There are many others that could be mentioned, but just those that I knew and described above would be enough to inspire and convince any kid that he wanted to follow in their aquatic footsteps; we wanted to be just like them.


My brothers and I all became Los Angeles County Beach Lifeguards. 


Unless noted all photos courtesy of the Cal Porter collection

Submitted By Cal Porter on April 11 , 2010

© Cal Porter 2017, all rights reserved

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Beach Stories


My brother Ray and I had some vacation time coming. A week and a half would be about what we would need. Our plan was to do some exploring and diving along Mexico’s west coast with no particular destination in mind. We would scan the beaches and stop when and where a stretch of water looked inviting and held some promise of clear water and good diving. This was the mid-1940’s and not a whole lot, in fact nothing, was known or written about free diving this area. The fact is very little diving was going on in Southern California either in those early days since scuba and wet suits were not to arrive on the scene for many years. Those two items would later attract countless enthusiasts and change diving forever. At the time of this story, however, even diving masks and swim fins had only been in existence for a few years, fins having been invented by Owen Churchill in 1939 and on the market in limited numbers by 1940, and primitive diving masks shortly after. Before that time our skin diving consisted of bare feet and water goggles, preferably from Japan.




The First Commercial Diving Masks and Fins, early 1940’s

Ted, the area beach lieutenant, granted our vacation request and made plans to fill in with replacements. Ray and I were permanent, year around, Los Angeles County Beach Lifeguards working in the county’s central division at Santa Monica Canyon State Beach. The diving right there in front of our station was quite good in those days before the beach widened considerably through the years, covering the lobster crowded reefs with many feet of sand, and at the same time spoiling the fine, peaky surfing waves we enjoyed in the area.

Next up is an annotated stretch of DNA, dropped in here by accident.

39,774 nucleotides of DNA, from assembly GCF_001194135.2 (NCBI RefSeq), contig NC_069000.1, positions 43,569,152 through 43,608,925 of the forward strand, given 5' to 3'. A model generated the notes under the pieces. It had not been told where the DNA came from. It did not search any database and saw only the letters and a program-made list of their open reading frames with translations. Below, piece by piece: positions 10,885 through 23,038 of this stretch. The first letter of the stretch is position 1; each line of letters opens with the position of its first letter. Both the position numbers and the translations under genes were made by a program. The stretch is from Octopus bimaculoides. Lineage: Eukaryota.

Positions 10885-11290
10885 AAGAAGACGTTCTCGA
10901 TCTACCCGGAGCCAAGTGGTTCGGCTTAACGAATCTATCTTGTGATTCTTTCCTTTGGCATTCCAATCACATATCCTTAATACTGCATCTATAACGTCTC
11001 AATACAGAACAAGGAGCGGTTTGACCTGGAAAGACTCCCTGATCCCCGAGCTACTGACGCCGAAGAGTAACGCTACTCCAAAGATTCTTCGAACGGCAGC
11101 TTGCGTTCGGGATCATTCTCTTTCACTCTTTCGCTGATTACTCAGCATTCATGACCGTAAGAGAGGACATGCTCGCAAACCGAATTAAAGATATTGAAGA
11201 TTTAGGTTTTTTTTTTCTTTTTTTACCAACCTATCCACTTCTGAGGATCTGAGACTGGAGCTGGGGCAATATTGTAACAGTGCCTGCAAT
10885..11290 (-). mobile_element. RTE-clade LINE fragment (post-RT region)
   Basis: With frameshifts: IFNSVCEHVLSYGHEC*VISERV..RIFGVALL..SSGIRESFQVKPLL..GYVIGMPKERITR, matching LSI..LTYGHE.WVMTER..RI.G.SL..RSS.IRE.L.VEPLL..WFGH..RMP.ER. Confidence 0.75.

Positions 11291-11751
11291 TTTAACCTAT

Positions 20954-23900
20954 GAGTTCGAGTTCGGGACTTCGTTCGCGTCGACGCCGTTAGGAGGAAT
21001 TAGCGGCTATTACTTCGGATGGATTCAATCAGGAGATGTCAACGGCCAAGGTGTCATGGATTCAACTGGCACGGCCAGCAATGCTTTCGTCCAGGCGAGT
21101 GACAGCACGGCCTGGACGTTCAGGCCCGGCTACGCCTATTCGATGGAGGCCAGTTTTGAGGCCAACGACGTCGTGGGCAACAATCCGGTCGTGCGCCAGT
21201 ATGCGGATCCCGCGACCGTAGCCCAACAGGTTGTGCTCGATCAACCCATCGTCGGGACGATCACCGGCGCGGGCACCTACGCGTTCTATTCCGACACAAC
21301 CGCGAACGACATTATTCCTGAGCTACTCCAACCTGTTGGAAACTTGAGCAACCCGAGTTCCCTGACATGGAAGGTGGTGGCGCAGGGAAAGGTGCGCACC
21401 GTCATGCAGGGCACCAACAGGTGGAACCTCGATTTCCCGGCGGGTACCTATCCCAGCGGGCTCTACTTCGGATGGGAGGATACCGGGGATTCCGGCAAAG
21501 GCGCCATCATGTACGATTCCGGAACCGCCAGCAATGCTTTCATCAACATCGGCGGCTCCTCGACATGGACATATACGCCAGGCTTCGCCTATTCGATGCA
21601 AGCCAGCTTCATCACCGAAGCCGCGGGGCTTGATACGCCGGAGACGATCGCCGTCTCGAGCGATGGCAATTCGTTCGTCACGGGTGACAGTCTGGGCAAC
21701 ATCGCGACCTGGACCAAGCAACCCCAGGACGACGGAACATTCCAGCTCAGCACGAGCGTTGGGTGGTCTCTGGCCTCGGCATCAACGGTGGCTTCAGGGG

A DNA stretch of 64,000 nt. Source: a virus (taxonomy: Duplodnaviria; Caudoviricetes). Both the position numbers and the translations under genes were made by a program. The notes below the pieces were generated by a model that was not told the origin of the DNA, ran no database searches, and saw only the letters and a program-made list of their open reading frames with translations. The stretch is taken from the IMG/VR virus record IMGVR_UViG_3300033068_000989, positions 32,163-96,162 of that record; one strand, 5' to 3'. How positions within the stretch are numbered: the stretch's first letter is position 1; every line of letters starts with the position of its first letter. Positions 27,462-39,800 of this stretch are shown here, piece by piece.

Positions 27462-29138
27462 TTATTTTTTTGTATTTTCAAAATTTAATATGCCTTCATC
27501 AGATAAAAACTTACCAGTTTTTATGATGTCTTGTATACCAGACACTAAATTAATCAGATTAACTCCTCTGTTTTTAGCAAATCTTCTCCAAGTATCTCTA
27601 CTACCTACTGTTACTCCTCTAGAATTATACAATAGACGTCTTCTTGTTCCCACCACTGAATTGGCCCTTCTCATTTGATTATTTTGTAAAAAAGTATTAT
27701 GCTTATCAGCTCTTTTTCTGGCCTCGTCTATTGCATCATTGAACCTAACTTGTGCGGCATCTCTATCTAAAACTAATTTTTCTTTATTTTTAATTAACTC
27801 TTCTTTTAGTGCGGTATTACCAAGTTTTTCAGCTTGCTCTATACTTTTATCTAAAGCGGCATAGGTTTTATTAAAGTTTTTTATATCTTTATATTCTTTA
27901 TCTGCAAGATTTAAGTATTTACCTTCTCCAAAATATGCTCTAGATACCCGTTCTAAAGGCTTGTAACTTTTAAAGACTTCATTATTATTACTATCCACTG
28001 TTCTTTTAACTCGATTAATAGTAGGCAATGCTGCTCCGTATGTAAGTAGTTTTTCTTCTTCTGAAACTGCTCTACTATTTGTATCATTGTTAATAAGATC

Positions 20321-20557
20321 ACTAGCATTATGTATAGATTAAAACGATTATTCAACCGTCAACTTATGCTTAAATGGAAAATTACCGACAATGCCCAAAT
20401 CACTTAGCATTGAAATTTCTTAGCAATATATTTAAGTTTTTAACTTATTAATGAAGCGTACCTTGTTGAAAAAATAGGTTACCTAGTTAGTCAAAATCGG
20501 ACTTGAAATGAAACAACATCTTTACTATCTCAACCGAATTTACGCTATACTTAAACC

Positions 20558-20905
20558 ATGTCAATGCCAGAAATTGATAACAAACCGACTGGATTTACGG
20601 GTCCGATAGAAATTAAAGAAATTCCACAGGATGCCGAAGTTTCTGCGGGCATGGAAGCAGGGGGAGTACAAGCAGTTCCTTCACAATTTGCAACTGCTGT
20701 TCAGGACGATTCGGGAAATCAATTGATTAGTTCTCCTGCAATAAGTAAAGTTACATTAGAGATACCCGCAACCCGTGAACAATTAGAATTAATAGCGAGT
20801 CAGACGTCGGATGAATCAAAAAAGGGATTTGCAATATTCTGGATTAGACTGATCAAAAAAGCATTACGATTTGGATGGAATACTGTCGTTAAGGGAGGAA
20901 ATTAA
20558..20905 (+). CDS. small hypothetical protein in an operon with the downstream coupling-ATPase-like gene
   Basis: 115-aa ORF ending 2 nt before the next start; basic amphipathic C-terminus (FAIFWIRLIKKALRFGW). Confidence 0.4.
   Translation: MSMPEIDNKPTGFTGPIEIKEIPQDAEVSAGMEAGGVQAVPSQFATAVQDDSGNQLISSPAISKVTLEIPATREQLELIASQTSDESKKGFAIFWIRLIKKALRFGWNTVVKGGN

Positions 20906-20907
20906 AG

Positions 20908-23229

Another reason for our enthusiasm for this travel venture was that brother Ray had just purchased a brand new, shiny, dark blue Chevrolet Fleetmaster Sports Sedan automobile, among the first to roll off the assembly lines after the end of World War II. No cars had been produced in four years, and Ray was anxious to give the new car a good workout. So we packed that new car with the necessities for a camping trip: sleeping bags, cooking equipment, food, and diving gear. We had hopes that the sea would provide us with essential protein.




  1946 Chevrolet, photo source:retro-classics


Our plan was to drive down the west coast of Mexico as far as the town of Los Mochis, or maybe all the way to Mazatlan to try out the fine surfing waves there and then make our way leisurely back up the coast exploring and stopping where we pleased. The first night we camped in the desert outside of Tucson, Arizona, arising very early the next morning to cross the border at Nogales. There was no long line of cars at the border, a la Tijuana, and we sailed through in no time. It was still early morning and we figured maybe we could make the seven hundred miles to Los Mochis in one very long day’s drive, then decide whether to go on or start our backtracking journey of exploration. Our plans were soon to be decided for us. Camping in the dark some miles north of Los Mochis we rose early in the morning to cross the bridge at El Rio Fuerte to enter the town of Los Mochis where we could pick up a few life sustaining items such as fruit and so on. We had heard nothing of the heavy rains that had been falling in the nearby mountains of the Parque Natural, the headwaters of El Rio Fuerte. But we soon became aware when we approached the swollen river and saw that it had overflowed its banks in every direction. Not only that, the bridge across the river, the only way north or south in Mexico, was gone; hardly a trace of the rickety wooden structure remained. It had probably been out for a day or two because by now an enterprising local farmer had rigged up a makeshift wooden raft, attached an outboard motor to it, and was willing, for a price, to ferry anyone daring enough, with his car, across the river to join the highway on the other side. We watched in amazement while some owners with their old cars, one at a time, were willing to try it in the rushing water with the raft teetering back and forth on the whole trip. They must have needed to get to the other side badly to risk it, maybe to reach home or work. While we were there we saw no one lose his car or his life but Ray took one more look back at his brand new car and uttered these words of wisdom, “I don’t think so”.